Light was God’s first creation, and God saw that it was good. This goodness, says St. Basil, is a kind of absolute beauty—not the beauty of harmonious proportions, but the beauty of pure joy, much like the beauty of God.
“And God saw that the light was good” (Genesis 1:4).
How can we praise light enough, after the Creator himself has given testimony to its goodness? Even among us, the word “good” or “beautiful” (the words are the same in Greek) refers to the judgment of the eyes, incapable of raising itself to the idea that the senses have already received.
But if beauty in bodies comes from the symmetry of the parts, and the harmonious appearance of the colors, how can we keep this idea of beauty in a simple and uniform essence like light? Wouldn’t the symmetry in light be shown less in its parts than in the pleasure and delight at the sight of it? The beauty of gold is also like this: it owes its beauty not to the happy arrangement of its parts, but only to its beautiful color, which has a charm that attracts the eyes.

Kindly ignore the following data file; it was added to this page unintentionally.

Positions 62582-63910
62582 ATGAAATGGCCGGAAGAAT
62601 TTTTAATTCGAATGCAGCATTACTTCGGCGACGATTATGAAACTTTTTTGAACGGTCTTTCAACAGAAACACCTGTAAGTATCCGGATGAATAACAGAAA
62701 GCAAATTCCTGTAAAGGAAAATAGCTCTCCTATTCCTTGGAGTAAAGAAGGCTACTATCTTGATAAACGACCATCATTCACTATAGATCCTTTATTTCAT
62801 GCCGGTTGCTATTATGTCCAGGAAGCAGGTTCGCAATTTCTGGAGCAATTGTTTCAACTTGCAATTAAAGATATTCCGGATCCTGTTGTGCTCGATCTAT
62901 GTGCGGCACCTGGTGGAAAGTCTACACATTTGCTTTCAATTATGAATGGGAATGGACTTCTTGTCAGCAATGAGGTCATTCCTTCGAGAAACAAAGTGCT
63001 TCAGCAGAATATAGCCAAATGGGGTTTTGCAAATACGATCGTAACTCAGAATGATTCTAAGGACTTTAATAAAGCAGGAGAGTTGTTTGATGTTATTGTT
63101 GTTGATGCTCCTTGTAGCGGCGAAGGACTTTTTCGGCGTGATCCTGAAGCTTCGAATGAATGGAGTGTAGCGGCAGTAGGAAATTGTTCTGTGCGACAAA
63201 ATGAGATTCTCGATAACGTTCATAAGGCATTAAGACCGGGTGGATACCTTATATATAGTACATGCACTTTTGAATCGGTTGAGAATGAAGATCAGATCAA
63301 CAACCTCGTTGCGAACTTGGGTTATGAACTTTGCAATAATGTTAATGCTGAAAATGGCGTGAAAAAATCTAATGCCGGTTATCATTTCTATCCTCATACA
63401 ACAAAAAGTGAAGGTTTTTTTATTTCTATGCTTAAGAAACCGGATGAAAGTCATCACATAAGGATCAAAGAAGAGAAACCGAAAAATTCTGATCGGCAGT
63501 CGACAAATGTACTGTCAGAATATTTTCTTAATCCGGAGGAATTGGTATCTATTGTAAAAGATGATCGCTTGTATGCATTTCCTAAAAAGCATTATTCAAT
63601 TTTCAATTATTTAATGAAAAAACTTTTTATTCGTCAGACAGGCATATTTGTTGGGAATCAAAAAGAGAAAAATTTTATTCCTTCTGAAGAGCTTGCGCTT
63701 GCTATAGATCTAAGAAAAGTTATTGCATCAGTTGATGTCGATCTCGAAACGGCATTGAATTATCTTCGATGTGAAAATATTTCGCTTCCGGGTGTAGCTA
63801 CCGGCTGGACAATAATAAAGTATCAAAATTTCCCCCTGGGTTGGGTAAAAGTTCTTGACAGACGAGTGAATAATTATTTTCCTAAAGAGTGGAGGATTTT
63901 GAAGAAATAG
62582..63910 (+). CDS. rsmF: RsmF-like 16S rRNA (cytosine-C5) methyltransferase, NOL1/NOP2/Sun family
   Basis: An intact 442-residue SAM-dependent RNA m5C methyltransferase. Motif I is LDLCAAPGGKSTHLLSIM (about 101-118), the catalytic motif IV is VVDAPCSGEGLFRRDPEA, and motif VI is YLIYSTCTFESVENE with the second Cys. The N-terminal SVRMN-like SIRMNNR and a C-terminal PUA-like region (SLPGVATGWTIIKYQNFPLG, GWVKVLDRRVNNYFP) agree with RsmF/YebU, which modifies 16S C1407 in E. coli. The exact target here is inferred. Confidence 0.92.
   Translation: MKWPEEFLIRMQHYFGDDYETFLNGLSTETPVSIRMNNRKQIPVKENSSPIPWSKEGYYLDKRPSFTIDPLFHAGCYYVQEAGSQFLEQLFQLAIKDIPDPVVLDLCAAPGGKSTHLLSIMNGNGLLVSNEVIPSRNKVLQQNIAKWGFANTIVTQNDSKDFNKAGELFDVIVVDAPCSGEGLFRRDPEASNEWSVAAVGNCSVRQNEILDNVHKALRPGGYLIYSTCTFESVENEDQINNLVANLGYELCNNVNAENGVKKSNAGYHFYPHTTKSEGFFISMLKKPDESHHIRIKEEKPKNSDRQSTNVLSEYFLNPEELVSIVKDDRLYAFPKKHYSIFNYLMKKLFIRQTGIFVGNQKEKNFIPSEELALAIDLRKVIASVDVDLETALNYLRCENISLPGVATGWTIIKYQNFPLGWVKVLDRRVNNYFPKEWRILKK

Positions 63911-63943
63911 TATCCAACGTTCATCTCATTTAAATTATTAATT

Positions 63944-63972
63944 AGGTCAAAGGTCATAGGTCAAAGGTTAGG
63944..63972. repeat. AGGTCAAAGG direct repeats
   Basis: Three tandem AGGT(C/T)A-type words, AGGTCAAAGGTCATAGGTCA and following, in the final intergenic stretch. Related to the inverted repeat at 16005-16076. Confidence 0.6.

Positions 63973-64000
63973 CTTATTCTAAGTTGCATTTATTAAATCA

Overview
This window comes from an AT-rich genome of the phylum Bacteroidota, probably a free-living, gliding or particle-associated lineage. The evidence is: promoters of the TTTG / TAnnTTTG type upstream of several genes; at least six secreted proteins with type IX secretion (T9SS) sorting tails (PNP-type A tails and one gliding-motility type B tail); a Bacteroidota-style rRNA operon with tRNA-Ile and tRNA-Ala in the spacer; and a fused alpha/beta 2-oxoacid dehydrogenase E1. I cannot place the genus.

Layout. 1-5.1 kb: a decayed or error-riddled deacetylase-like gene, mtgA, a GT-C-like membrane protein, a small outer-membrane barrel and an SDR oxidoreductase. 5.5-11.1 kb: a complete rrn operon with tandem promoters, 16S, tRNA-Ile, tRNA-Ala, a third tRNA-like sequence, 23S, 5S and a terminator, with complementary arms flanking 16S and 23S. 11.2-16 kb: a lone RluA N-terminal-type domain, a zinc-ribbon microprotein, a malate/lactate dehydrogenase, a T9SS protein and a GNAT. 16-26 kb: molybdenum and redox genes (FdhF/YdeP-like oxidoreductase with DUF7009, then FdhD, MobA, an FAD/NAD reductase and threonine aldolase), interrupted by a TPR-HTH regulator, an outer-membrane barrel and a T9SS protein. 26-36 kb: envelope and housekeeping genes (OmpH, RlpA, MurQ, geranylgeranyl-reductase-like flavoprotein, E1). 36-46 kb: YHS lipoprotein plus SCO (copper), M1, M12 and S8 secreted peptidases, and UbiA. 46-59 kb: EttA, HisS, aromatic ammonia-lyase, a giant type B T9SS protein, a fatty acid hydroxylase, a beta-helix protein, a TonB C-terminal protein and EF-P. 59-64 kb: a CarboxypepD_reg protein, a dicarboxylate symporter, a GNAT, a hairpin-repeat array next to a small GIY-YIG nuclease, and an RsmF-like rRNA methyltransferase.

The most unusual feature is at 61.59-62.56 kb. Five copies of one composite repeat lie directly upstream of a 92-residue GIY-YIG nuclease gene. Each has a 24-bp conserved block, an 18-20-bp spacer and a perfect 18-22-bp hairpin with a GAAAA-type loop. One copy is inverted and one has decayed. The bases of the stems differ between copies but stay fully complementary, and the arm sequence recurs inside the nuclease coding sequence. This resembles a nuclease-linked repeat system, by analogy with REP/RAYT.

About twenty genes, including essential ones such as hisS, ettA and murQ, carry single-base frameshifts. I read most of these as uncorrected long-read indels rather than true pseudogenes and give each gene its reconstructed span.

In the same way, the evening star is the most beautiful of the stars, not because the parts of which it is made form a harmonious whole, but because of the unalloyed and beautiful brightness that meets our eyes.
Furthermore, when God proclaimed that the light was good or beautiful, it was not because it was charming to the eye, but because of its future advantages— because at that time there were not yet any eyes to judge its beauty. –St. Basil, Hexameron, 2.7
IN GOD’S PRESENCE, CONSIDER . . .
We often remember to thank God for the beautiful things of the world. But have I remembered to praise God for the light that makes them beautiful?
Father, I praise you and thank you for the light you have given to lead me on my way to you, who send your beams down on all your creation.
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